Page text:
Dozens of languages are spoken in the known world, from the Common Tongue of Westeros to the mysterious speech known as Assha’i, one of the Shadow Tongues from the edge of the world. These languages have descended from other, more ancient forms of speech such as the Old Tongue of Westeros, the ancient language of the Great Empire of the Dawn and High Valyrian.
Descent of Languages
Maesters theorise the existence of one original human language (“Proto-Mannish” in some unimaginative studies), spoken by all men and women before a diaspora spread them across all the known world (and perhaps to lands as yet unknown beyond the borders of our maps). Our earliest records suggest, however, that all modern speech descends from seven base language groups derived from this original mother tongue.
The Old Tongue was the language of the First Men, spoken in their original tribal homelands in what are now believed to be the Disputed Lands and the lower Rhoyne. The First Men carried the Old Tongue to Westeros, but those who remained behind are believed to have continued speaking it. The Old Tongue diverged over millennia, but maesters believe it may be the ancestral mother tongue of both the Andal and Rhoynar languages, which developed in succeeding millennia.
Sarnori was the speech of the ancient empire of Sarnor which extended across much of what is now the Dothraki Sea. The Sarnori tongue may have influenced surrounding languages, most notably Ibbish, ancient proto-Dothraki and Lhazareen.
Old Ghiscari was the language of the Ghiscari Empire. The language was widely spoken until the final defeat and sack of Old Ghis by the Valyrian Freehold. Knowledge of the language was banned and the vassal Ghiscari cities were forced to speak High Valyrian. However, even the passage of thousands of years could not completely extinguish knowledge of the tongue, and it seems to have continued to be spoken in secret and in remote regions as well as influencing naming conventions (which even at the height of the Freehold seem to have differed in Slaver’s Bay from Valyria proper). Since the Doom of Valyria, the cities of Slaver’s Bay and New Ghis have developed a hybrid tongue consisting of High Valyrian and Ghiscari words which have survived.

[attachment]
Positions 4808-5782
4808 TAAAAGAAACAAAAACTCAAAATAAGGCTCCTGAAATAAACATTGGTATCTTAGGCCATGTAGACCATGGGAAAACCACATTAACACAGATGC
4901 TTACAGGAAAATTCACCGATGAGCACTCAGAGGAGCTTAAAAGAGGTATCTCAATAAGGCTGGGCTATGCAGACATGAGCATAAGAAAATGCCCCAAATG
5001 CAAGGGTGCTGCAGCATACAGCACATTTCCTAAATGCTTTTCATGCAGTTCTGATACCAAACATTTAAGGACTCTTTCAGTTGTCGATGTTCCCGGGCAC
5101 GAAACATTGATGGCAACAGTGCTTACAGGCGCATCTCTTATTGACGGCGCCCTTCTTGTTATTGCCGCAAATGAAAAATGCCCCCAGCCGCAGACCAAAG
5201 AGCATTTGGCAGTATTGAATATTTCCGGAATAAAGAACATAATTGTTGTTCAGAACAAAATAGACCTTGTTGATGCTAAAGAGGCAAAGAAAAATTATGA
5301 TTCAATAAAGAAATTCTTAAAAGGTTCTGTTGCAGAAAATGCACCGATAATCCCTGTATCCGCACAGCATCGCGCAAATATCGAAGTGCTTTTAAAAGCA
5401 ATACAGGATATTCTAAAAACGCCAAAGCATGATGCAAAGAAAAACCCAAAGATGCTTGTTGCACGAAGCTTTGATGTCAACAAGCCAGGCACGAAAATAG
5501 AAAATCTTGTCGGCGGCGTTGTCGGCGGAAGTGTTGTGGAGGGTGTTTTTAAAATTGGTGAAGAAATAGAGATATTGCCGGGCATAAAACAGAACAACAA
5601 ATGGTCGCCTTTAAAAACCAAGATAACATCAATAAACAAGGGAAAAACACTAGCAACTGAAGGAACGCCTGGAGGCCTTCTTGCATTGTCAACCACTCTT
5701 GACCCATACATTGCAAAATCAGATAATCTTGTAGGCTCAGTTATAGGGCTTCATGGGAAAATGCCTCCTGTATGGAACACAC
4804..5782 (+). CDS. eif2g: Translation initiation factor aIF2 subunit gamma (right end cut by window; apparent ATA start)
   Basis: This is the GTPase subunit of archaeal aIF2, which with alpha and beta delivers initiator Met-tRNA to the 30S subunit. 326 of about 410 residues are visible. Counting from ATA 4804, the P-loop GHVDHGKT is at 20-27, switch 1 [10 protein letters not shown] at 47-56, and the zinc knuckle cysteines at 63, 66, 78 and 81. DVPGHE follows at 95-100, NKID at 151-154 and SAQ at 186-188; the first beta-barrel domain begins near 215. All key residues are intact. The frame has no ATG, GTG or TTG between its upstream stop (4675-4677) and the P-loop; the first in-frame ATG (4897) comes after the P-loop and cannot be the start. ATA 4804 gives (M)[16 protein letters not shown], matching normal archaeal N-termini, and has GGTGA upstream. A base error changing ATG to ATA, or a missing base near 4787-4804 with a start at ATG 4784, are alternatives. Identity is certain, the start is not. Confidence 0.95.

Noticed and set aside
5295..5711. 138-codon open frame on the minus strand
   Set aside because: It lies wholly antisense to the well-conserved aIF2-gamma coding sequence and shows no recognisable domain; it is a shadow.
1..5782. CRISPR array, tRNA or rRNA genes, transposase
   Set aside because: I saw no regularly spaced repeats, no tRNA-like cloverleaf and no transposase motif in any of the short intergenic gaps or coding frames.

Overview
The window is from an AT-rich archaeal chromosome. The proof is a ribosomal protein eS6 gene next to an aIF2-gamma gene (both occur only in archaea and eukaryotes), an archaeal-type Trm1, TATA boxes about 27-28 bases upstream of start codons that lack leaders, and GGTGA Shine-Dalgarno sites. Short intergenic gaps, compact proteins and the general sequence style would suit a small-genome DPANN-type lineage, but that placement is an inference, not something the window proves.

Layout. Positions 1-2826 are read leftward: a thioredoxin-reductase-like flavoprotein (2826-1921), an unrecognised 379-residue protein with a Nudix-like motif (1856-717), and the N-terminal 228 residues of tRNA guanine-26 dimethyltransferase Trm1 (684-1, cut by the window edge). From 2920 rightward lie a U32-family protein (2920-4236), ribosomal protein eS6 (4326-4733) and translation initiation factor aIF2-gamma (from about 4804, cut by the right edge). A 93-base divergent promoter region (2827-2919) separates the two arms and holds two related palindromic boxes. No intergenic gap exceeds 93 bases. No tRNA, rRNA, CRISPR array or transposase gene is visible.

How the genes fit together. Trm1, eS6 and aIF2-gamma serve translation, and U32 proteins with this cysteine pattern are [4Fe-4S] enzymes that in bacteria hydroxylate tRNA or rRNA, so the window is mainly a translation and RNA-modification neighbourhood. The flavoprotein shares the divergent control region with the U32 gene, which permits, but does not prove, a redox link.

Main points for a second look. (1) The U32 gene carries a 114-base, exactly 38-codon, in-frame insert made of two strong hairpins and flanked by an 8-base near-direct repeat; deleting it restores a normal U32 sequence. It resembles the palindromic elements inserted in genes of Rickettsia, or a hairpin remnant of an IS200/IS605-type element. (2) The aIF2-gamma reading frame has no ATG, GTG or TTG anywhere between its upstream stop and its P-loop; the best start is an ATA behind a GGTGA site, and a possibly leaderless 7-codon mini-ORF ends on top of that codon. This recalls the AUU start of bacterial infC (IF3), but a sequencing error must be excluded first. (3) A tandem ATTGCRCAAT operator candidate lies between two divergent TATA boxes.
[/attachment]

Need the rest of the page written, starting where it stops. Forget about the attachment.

High Valyrian is the most recent of the base languages, apparently developing in isolation at the tip of the Valyrian Peninsular (although some have cited evidence of language influences from the Old Tongue, Rhoynish and Ghiscari, but this is debatable). When the Valyrian Freehold began its expansion across the known world, they carried the language to all corners of Essos, sometimes subsuming local tongues, at other times tolerating them. High Valyrian is the mother tongue of most languages spoken in western Essos today.